Worstward Ho and On-words: Writing to(wards) the Point

  • Charles Krance

Abstract

‘Words’, observes Eugene Kaelin in The Unhappy Consciousness: The Poetic Plight of Samuel Beckett (Boston: D. Reidel, 1981), p. xvii, ‘suggest meanings in the images they create.’ In Beckett’s recent microtrilogy — Company, Ill Seen Ill Said, and Worstward Ho — words persistently suggest meanings in the images they cut short of being created.

Keywords

Expense Crest Burial Stake Alan 

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Notes

  1. 1.
    Caryl Emerson, ‘The Outer Word and Inner Speech’, Gary Saul Morson (ed.), in Bakhtin (University of Chicago Press, 1986), p. 32.Google Scholar
  2. 6.
    Daniel Albright, Representation and the Imagination (University of Chicago Press, 1981), texts accompanying Plates 7 and 8; see also Plate 6.Google Scholar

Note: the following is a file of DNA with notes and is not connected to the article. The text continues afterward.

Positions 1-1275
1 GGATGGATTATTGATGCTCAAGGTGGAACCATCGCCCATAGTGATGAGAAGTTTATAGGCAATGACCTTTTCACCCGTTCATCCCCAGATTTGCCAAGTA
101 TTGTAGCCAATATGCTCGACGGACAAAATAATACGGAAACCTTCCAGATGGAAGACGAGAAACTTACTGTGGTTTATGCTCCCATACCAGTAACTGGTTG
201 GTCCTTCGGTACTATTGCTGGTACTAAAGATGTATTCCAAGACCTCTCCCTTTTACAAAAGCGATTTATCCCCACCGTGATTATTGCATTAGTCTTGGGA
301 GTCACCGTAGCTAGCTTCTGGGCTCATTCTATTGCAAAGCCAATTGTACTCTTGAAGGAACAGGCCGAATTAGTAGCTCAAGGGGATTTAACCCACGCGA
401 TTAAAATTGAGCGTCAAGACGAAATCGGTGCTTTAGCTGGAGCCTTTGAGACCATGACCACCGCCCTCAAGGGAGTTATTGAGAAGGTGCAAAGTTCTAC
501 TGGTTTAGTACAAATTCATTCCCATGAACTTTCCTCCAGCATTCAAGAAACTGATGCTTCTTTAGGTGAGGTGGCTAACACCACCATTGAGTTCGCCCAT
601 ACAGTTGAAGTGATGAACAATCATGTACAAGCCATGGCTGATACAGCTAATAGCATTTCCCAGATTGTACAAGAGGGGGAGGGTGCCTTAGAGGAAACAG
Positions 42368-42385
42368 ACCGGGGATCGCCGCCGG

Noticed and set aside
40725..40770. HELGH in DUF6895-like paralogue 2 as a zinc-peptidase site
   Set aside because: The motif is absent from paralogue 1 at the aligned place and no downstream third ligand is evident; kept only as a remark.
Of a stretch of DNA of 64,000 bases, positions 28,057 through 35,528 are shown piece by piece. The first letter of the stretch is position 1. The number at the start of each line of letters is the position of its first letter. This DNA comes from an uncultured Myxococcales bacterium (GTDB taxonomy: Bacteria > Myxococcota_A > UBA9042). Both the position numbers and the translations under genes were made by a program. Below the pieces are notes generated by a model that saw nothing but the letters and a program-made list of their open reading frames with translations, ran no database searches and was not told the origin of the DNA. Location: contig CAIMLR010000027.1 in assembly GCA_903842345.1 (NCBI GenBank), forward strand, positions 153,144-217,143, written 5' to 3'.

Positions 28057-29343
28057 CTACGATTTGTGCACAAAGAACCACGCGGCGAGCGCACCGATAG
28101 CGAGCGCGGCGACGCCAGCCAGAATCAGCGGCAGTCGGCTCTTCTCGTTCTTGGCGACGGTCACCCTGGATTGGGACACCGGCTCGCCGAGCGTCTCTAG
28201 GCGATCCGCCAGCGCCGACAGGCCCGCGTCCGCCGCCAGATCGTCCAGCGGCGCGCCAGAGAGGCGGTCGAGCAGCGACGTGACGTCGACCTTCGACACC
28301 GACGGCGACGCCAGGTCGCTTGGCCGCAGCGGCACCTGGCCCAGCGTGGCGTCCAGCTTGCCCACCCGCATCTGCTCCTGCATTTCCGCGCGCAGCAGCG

3. 11.
    Gilbert Sorrentino, ‘Language — Lying and Treacherous’, New York Times Book Review, 25 May 1986, p. 23.Google Scholar
  4. 13.
    Heidegger, ‘The Origin of the Work of Art’, in Albert Hofstadter and Richard Kuhns (eds), Philosophies of Art and Beauty (New York: Modern Library, 1964), p. 697.Google Scholar
  5. 19.
    Jorge Luis Borges, Ficciones (New York: Grove Press, 1962), p. 11.Google Scholar

Copyright information

© Palgrave Macmillan, a division of Macmillan Publishers Limited 1990

Authors and Affiliations

  • Charles Krance

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